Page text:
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Items: 1 to 20 of 95

1.

Niche partition of Bacteriovorax operational taxonomic units along salinity and temporal gradients in the Chesapeake Bay reveals distinct estuarine strains.

Pineiro S, Chauhan A, Berhane TK, Athar R, Zheng G, Wang C, Dickerson T, Liang X, Lymperopoulou DS, Chen H, Christman M, Louime C, Babiker W, Stine OC, Williams HN.

Microb Ecol. 2013 Apr;65(3):652-60. doi: 10.1007/s00248-013-0186-3. Epub 2013 Mar 6.

PMID:
23463183
2.

Global survey of diversity among environmental saltwater Bacteriovoracaceae.

Pineiro SA, Stine OC, Chauhan A, Steyert SR, Smith R, Williams HN.

Environ Microbiol. 2007 Oct;9(10):2441-50.

PMID:
17803770
3.
4.

Reclassification of salt-water Bdellovibrio sp. as Bacteriovorax marinus sp. nov. and Bacteriovorax litoralis sp. nov.

Baer ML, Ravel J, Piñeiro SA, Guether-Borg D, Williams HN.

Int J Syst Evol Microbiol. 2004 Jul;54(Pt 4):1011-6.

PMID:
15280263
5.

Predatory Bacteriovorax communities ordered by various prey species.

Chen H, Young S, Berhane TK, Williams HN.

PLoS One. 2012;7(3):e34174. doi: 10.1371/journal.pone.0034174. Epub 2012 Mar 26.

6.

Temporal and spatial variability in the distribution of Vibrio vulnificus in the Chesapeake Bay: a hindcast study.

Banakar V, Constantin de Magny G, Jacobs J, Murtugudde R, Huq A, Wood RJ, Colwell RR.

Ecohealth. 2011 Dec;8(4):456-67. doi: 10.1007/s10393-011-0736-4.

PMID:
22302219
7.

A small predatory core genome in the divergent marine Bacteriovorax marinus SJ and the terrestrial Bdellovibrio bacteriovorus.

Crossman LC, Chen H, Cerdeño-Tárraga AM, Brooks K, Quail MA, Pineiro SA, Hobley L, Sockett RE, Bentley SD, Parkhill J, Williams HN, Stine OC.

ISME J. 2013 Jan;7(1):148-60. doi: 10.1038/ismej.2012.90. Epub 2012 Sep 6.

8.

Spatial-temporal variability in diazotroph assemblages in Chesapeake Bay using an oligonucleotide nifH microarray.

Moisander PH, Morrison AE, Ward BB, Jenkins BD, Zehr JP.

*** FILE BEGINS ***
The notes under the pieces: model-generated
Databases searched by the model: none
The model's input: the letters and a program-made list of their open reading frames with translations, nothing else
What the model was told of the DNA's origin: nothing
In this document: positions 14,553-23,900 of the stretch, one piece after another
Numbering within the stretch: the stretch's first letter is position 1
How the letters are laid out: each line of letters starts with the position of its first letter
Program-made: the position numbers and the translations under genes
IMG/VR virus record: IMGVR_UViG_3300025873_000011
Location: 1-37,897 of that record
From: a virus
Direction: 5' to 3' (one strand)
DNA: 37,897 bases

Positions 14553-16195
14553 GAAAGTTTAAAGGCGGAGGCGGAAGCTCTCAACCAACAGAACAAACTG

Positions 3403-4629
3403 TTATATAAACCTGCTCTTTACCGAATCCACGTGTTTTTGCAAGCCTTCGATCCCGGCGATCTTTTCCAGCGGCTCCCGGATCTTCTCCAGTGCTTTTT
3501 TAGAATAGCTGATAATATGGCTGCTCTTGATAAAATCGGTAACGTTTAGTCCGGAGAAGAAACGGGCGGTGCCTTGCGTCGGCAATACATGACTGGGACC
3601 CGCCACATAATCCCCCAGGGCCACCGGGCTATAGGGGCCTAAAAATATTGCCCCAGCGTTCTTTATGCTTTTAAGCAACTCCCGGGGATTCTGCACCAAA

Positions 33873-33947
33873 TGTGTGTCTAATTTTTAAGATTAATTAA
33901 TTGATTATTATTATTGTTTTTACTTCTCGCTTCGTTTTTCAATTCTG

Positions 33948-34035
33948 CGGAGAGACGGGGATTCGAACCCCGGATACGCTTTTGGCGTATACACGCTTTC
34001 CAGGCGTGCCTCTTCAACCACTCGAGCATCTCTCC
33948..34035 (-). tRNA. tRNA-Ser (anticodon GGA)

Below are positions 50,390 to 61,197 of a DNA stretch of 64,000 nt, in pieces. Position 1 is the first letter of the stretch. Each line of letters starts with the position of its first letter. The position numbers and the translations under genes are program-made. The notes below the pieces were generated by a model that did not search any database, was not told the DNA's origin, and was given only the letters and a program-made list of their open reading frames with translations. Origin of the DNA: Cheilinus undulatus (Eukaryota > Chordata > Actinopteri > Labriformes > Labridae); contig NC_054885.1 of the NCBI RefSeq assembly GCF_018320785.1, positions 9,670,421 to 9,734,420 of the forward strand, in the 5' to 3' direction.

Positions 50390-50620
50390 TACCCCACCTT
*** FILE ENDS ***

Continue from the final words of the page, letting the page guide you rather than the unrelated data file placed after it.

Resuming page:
Environ Microbiol. 2007 Jul;9(7):1823-35.

PMID:
17564615
10.

Survival response of Bacteriovorax in surface biofilm versus suspension when stressed by extremes in environmental conditions.

Williams HN, Turng BF, Kelley JI.

Microb Ecol. 2009 Oct;58(3):474-84. doi: 10.1007/s00248-009-9499-7. Epub 2009 Mar 7.

PMID:
19267151
11.

Ecology, serology, and enterotoxin production of Vibrio cholerae in Chesapeake Bay.

Kaper J, Lockman H, Colwell RR, Joseph SW.

Appl Environ Microbiol. 1979 Jan;37(1):91-103.

12.

Predictability of Vibrio cholerae in Chesapeake Bay.

Louis VR, Russek-Cohen E, Choopun N, Rivera IN, Gangle B, Jiang SC, Rubin A, Patz JA, Huq A, Colwell RR.

Appl Environ Microbiol. 2003 May;69(5):2773-85.

13.

Diversity and composition of sulfate- and sulfite-reducing prokaryotes as affected by marine-freshwater gradient and sulfate availability.

Fan LF, Tang SL, Chen CP, Hsieh HL.

Microb Ecol. 2012 Jan;63(1):224-37. doi: 10.1007/s00248-011-9912-x. Epub 2011 Jul 23.

PMID:
21785985
14.

Anaerobic ammonium oxidation (anammox) in Chesapeake Bay sediments.

Rich JJ, Dale OR, Song B, Ward BB.

Microb Ecol. 2008 Feb;55(2):311-20. Epub 2007 Jul 7.

PMID:
17619213
15.

Biological characterization of two marine Bdellovibrio-and-like organisms isolated from Daya bay of Shenzhen, China and their application in the elimination of Vibrio parahaemolyticus in oyster.

Li H, Liu C, Chen L, Zhang X, Cai J.

Int J Food Microbiol. 2011 Nov 15;151(1):36-43. doi: 10.1016/j.ijfoodmicro.2011.07.036. Epub 2011 Aug 16.

PMID:
21899909
16.

Nitrogenase gene expression in the Chesapeake Bay Estuary.

Short SM, Zehr JP.

Environ Microbiol. 2007 Jun;9(6):1591-6.

PMID:
17504496
17.

Incidence of Vibrio parahaemolyticus in Chesapeake Bay.

Kaneko T, Colwell RR.

Appl Microbiol. 1975 Aug;30(2):251-7.

18.

Habitat-related benthic macrofaunal assemblages of bays and estuaries of the western United States.

Ranasinghe JA, Welch KI, Slattery PN, Montagne DE, Huff DD, Lee H 2nd, Hyland JL, Thompson B, Weisberg SB, Oakden JM, Cadien DB, Velarde RG.

Integr Environ Assess Manag. 2012 Oct;8(4):638-48. doi: 10.1002/ieam.62.

PMID:
22987518
19.

Tidal Marshes across a Chesapeake Bay Subestuary Are Not Keeping up with Sea-Level Rise.

Beckett LH, Baldwin AH, Kearney MS.

PLoS One. 2016 Jul 28;11(7):e0159753. doi: 10.1371/journal.pone.0159753. eCollection 2016.

20.

Spatial and temporal distribution of two diazotrophic bacteria in the Chesapeake Bay.

Short SM, Jenkins BD, Zehr JP.

Appl Environ Microbiol. 2004 Apr;70(4):2186-92.

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